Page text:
Bernie Sanders and Trump supporters, who share different opinions on almost every political issue, are bonded by a single concern: they want to be heard by delegates.
As we enter the last months of primaries and get closer to the party conventions in July, people are questioning the way that our electoral system works, particularly when it comes to delegates.
Many voters worry that delegates’ votes will not reflect their vote, or how their state voted. To that effect, we’ve seen many petitions specifically asking that delegates vote for Donald Trump (16 petitions) or Bernie Sanders (39 petitions). (Hillary Clinton also gets a shout out with 7 petitions).
Trump and Sanders supporters have different concerns when it comes to the delegate system depriving voters of their voices.
For Sanders supporters, of course, the issue is superdelegates -- party big wigs who can vote for whoever they want. This petition, started by Elliot Simpson, asking Washington state superdelegates to support Bernie Sanders has the most signatures regarding delegates with more than 8,800.
“Despite the caucus delegates supporting Senator Sanders by a margin of approximately 3:1 over Hillary Clinton, the super-delegates of the state have already committed to support former Secretary-of-State Clinton,” writes Simpson. “...It is your civic duty to represent your constituents according to how we have cast our votes, and we support Senator Sanders!”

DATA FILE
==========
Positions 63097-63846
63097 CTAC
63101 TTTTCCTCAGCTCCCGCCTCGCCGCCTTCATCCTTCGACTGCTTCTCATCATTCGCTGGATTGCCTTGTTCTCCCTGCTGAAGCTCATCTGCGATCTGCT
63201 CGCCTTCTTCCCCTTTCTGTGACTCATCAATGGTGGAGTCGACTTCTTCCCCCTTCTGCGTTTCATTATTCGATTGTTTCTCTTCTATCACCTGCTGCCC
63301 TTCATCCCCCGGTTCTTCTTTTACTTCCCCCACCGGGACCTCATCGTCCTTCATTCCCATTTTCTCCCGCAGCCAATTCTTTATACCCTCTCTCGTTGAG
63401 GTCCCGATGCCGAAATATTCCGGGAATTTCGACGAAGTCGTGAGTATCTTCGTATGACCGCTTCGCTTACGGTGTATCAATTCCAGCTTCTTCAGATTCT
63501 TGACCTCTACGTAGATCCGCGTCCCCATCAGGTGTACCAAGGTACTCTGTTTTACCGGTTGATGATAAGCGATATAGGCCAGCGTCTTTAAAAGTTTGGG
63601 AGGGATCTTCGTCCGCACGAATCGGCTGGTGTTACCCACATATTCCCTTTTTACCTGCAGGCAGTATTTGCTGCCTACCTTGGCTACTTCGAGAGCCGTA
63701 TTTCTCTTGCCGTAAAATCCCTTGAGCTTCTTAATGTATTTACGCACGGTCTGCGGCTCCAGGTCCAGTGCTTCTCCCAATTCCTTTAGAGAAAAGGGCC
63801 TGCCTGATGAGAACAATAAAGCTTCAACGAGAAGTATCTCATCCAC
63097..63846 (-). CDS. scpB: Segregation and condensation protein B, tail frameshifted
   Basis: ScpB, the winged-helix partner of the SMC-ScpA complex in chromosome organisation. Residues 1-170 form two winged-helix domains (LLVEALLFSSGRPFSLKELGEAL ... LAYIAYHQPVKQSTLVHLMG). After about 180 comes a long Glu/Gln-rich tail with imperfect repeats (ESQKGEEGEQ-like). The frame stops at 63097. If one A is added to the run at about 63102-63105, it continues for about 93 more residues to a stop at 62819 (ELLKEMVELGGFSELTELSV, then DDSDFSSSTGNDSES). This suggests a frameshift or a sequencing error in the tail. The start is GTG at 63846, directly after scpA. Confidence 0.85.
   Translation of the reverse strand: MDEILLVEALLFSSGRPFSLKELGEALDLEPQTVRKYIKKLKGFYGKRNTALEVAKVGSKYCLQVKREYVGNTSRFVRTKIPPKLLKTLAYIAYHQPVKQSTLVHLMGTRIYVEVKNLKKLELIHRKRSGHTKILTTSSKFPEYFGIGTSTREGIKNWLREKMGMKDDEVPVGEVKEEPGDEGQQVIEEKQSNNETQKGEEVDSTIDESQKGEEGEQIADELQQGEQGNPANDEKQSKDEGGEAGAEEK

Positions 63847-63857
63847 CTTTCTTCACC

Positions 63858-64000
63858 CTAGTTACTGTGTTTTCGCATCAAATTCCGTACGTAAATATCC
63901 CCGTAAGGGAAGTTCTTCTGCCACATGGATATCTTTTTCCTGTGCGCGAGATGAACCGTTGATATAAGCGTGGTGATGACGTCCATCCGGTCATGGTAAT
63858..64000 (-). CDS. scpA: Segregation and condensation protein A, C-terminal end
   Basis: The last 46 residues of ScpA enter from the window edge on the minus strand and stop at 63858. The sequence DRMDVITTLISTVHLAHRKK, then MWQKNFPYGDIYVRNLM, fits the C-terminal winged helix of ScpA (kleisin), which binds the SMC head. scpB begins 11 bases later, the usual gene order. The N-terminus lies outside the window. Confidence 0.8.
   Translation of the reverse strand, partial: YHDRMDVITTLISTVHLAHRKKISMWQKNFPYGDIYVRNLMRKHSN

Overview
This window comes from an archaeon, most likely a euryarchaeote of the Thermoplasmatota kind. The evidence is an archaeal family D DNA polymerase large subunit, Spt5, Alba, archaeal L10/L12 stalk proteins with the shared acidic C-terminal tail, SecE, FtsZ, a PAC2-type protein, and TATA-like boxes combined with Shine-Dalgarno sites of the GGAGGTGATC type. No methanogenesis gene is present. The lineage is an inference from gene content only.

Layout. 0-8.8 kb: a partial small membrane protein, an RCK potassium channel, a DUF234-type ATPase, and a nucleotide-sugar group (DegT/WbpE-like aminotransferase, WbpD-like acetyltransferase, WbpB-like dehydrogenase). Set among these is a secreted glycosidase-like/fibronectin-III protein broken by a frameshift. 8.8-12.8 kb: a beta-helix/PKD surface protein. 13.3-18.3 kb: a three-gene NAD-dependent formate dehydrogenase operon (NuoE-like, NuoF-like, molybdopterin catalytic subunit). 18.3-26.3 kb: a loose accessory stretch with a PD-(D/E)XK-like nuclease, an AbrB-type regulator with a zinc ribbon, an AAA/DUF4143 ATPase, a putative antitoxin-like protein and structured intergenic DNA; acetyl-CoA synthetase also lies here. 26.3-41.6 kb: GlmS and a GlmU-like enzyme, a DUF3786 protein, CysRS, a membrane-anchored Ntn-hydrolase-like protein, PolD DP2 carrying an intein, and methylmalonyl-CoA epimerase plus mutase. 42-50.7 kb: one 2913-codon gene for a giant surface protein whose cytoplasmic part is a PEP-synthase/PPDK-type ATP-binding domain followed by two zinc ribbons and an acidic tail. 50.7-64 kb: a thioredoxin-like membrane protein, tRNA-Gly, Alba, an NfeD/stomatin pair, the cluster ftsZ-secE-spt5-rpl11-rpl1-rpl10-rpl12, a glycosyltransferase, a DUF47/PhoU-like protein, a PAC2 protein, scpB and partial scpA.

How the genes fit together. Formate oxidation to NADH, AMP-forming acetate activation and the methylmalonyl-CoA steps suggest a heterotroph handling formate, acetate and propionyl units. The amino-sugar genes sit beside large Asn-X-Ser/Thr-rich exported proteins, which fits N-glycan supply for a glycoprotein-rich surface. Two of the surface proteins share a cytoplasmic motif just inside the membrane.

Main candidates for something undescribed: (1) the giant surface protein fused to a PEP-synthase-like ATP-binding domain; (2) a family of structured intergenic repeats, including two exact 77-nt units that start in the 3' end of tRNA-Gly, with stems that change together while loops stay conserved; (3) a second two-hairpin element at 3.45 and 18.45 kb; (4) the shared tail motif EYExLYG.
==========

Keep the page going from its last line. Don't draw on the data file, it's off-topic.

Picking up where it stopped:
For Trump supporters, the fear is a contested convention that leads to multiple rounds of delegate voting. A contested convention means that the candidate with the most delegates walking into the convention (Trump) may not be the one that walks out with the nomination.
With more than 3,300 signatures, Jamie Hart’s petition echoes the concerns of many Trump supporters stating, “If Donald J. Trump receives the majority of delegates he should not be blocked in any way by the RNC or anyone else. The people have spoken. He will be the 2016 Republican Nominee.”
Americans aren’t just upset about delegates. They want to reshape the electoral process in other ways as well.
Citizens in Arizona, Florida, Pennsylvania, New York, and California, for instance, would all like to change their state’s closed primary to an open primary system.
Kate Davey is based in Change.org's New York office.